Some newer systems have automatic shut-off features that can be retriggered with a pre-set timer, Bellerose explains. “That’s a nice premium feature. In the near future we can expect to see them turn on to full power automatically when they detect a slice on the entry rack and hit full production in seconds without delay.”

The one caveat with conveyors is they tend to get hot, Leclerc says. “Some now have cool- touch features so users don’t burn themselves.”

Most models today also have energy-conservation modes, enabling users to put the systems on standby when not in use, Leclerc adds.

Energy consumption is an issue that is increasingly important for operators like Steve Michalopoulos, vice-president, Brand Development for Chairman’s Brands in Toronto. Its Eggsmart restaurants are equipped with Holman QCS2-800 systems from Star Manufacturing International Inc. priced between $1,400 and $1,600. Each unit features a burn guard and cool-to-touch exterior.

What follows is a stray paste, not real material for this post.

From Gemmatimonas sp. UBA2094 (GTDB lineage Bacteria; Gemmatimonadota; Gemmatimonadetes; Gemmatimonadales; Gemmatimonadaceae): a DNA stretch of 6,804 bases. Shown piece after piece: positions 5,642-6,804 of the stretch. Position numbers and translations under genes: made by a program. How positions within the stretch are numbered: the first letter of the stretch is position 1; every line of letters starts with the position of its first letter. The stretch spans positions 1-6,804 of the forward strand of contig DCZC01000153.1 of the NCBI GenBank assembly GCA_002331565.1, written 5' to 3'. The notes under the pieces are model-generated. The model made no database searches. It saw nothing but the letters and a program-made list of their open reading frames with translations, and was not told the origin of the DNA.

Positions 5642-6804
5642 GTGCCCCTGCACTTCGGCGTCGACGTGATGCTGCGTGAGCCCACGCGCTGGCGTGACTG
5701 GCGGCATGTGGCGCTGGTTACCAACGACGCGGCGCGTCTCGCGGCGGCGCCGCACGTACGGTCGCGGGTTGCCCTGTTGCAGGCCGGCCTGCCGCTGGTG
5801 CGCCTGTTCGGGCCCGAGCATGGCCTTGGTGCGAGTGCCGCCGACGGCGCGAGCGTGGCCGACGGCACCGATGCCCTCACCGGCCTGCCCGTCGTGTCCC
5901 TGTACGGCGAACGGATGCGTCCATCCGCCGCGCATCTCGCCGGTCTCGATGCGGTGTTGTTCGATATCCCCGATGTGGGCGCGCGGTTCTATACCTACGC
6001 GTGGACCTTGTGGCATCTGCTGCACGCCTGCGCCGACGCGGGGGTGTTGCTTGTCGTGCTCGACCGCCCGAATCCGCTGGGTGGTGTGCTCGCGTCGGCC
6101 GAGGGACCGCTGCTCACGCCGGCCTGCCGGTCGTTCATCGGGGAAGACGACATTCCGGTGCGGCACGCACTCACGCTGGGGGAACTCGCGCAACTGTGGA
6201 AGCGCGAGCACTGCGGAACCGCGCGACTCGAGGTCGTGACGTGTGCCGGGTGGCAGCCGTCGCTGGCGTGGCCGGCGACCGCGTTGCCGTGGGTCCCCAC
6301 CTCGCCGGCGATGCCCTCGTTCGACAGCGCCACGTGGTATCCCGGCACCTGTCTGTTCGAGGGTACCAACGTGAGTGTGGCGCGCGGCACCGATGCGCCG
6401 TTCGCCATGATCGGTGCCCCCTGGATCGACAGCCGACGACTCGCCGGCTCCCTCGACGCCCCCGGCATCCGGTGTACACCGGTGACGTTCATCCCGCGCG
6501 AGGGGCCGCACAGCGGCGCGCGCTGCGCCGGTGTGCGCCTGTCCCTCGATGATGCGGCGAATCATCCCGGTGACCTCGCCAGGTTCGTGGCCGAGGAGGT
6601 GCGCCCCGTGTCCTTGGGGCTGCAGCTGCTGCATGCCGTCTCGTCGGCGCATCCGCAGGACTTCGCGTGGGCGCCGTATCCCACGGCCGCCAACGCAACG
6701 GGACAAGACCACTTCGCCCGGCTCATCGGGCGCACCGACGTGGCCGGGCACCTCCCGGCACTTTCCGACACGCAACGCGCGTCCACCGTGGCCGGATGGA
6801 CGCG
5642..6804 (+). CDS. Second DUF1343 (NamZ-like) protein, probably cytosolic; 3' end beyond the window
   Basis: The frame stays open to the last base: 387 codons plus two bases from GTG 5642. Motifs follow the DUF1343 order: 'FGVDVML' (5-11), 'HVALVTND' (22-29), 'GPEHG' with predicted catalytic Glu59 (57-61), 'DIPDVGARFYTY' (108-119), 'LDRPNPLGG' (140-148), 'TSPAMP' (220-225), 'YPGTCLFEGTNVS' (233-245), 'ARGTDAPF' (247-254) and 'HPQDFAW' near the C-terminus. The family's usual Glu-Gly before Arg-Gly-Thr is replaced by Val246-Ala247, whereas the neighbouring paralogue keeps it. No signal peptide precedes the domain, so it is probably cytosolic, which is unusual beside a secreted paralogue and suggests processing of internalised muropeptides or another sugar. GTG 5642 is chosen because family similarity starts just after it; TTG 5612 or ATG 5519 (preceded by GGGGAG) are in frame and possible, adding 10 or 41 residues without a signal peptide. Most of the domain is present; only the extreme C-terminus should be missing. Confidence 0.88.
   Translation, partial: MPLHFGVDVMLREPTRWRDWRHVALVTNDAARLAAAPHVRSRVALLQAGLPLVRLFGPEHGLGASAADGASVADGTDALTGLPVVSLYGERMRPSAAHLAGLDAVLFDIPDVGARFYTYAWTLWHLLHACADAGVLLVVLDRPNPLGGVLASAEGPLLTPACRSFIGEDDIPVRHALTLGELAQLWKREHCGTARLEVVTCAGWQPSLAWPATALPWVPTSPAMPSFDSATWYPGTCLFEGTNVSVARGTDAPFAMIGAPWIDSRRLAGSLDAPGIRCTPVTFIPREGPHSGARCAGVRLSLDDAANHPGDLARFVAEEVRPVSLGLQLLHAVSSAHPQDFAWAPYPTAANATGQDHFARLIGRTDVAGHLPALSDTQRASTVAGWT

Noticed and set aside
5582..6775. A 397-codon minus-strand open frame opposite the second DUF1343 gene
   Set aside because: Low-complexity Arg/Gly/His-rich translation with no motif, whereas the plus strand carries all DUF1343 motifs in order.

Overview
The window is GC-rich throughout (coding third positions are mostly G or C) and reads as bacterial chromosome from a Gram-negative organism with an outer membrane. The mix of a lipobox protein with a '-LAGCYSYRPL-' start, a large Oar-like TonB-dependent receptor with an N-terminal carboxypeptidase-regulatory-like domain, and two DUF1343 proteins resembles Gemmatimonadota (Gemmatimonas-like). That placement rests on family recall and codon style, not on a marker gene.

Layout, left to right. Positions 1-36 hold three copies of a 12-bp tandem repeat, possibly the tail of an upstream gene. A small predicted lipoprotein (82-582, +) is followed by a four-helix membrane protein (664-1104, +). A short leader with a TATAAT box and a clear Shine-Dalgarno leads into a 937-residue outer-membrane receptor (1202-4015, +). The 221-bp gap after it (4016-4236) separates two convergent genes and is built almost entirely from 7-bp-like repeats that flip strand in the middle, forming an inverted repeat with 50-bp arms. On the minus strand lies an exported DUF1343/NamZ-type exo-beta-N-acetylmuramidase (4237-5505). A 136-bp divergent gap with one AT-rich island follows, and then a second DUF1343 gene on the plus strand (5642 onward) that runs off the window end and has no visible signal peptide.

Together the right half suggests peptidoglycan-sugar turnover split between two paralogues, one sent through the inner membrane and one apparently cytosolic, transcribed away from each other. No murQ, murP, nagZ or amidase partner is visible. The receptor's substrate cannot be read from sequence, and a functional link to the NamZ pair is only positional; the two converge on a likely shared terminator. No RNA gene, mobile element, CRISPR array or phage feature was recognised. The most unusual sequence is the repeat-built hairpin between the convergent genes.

While capacity continues to be a number-1 factor in making his choices, Michalopoulos says energy efficiency is moving up the list. “Hydro bills aren’t getting any lower. It’s similar to investing in lighting. You want something more energy efficient.” Reliability and quality also matter, given that toasters are running constantly. “We typically don’t expect to get more than seven years out of each one.”

Alex Zilberberg, president of The Bagel Stop in Toronto, says the company recently switched to Holman QCS2-600H high output conveyor toasters, which can process up to 600 slices per hour at its 21 locations. Each unit costs around $1,200 and measures 14.5″ W x 22” D and 15.5″ H. Heat shields are installed around each toaster for added safety at an additional cost of $600 per unit. “Every outlet has one or two depending on its size and the volume needed.”

Having used conveyors since the company started in 1987, Zilberberg says new models use less energy and are safer for workers. He estimates the lifecycle at about six or seven years. When choosing a supplier, Zilberberg says, “It all comes down to reliability and service. In our business, 99 per cent of everything customers order is toasted. Toasters are an integral part of our operations.”